In the early summer of 2010 I was putting the finishing touches to my thesis when I got a phone call letting me know I would be offered a place on a graduate programme in the oil and gas industry. After five years as a student I couldn’t have been happier at the prospect of a well-paying job that would also give me the opportunity to relocate from the UK to Denmark with potential for further travel. I had been keen to get into the energy industry after graduating and this fit the bill.
However, the back drop of unfolding news of the extent of the damage caused by the Deepwater Horizon incident and the fact that I had spent previous months reading the IPCC’s reports on the impacts of climate change as part of my thesis on concentrated solar power plants gave me pause for thought. Ultimately, the draw of learning from working on some of the world’s most challenging infrastructure projects was too hard to ignore and my thesis had confirmed to me that although renewable technologies were rapidly developing they were still not being deployed at the same scale as established fossil fuels.
Working within offshore oil and gas was exciting. Within my first two years I had been on an offshore platform in the middle of the North Sea, worked as part of a site team at a construction yard in Egypt and been part of a megaproject team in the US.
After moving back to Denmark following my rotations it was impossible not to take notice of the increasing number of vessels sailing wind turbines out of Esbjerg harbour, while the drilling rigs increasingly came into shore as the oil prices dropped. The fishing town that became an oil town was now branded as an “Energy Metropolis” with the standing of offshore wind being given increasing significance. As redundancies, reorganisations and cost-cutting seemed the new norm in oil and gas, it became increasingly common to hear senior colleagues reminiscing of more enterprising times.
In the meantime, offshore wind farms were getting bigger and the number of friends and colleagues that had already made the switch kept growing. At the end of 2019 I left my job in the oil and gas industry and embarked on part time studies while I reflected on my next move. Almost as though fate intervened, one of the very first readings for the very first module was a report on the scaling up of offshore wind projects.
Making the change wasn’t easy. I was lucky enough to have started my job search before the full impact of COVID-19 hit. However, despite the obvious transferable skills it was still a challenge to stand out in a crowded job market. Although the industry was growing and it seemed like there were many jobs to apply for, I had probably underestimated the competition, many of whom already had direct experience on one of the many offshore wind farms installed in the North Sea over the past decade.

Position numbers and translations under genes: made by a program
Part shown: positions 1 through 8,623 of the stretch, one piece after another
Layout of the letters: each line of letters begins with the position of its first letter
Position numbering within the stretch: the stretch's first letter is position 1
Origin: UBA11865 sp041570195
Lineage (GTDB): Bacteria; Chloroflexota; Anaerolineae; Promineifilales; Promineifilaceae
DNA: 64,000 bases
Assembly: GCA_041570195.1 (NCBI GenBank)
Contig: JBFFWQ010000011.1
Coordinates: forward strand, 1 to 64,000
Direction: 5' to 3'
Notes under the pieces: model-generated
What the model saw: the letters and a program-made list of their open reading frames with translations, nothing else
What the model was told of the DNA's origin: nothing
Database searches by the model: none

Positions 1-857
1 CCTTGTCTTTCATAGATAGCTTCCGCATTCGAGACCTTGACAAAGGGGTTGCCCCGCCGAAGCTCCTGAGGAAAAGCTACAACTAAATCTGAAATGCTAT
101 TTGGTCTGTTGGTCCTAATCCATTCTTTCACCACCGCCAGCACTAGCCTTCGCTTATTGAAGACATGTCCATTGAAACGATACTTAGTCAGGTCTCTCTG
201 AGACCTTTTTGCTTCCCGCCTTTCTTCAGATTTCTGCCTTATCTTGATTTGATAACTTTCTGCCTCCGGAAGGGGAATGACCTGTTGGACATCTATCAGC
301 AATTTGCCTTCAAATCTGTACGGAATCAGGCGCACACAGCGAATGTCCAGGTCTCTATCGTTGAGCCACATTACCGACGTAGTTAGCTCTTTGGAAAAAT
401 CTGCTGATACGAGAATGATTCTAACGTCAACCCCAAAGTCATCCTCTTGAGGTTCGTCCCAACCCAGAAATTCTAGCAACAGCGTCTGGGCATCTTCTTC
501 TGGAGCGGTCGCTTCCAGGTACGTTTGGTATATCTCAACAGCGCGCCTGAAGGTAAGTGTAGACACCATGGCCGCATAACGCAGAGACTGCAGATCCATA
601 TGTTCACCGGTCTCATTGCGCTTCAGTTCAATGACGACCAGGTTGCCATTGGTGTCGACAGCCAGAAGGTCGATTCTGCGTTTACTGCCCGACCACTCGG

In order to better understand the industry I completed an online introductory course to wind energy and reached out to people in my network who had already made the transfer. I also spent time researching prospective employers and the projects they had undertaken. This was invaluable at interviews to allow me to discuss some of the technical challenges but also to demonstrate my commitment to make the change. Understanding how organisations and projects are set up was also important. Even though there were many similarities to my previous experience, roles had slightly different names and responsibilities that sometimes only became apparent at the interview stage, so the process of applying for jobs and taking part in interviews was key to understanding the right role for me.
I am delighted to have the opportunity to join the Sofia project and RWE Renewables. As with any new job in a different industry there is a transition time to “learn the language” and all the abbreviations and acronyms that come with it, but in general I have observed more similarities between the two industries than differences. A key difference is the ambitious growth path that feels more like my former colleagues stories of how the oil and gas industry used to be. I feel like I have benefitted from my time working for oil and gas companies with many years of experience of designing, building and operating offshore infrastructure and I believe there is a lot that offshore wind can learn from oil and gas, both from a technical perspective but also in areas such as safety and project management. Ten years on, the technologies to deploy renewables at scale are here and I am motivated to be a part of it.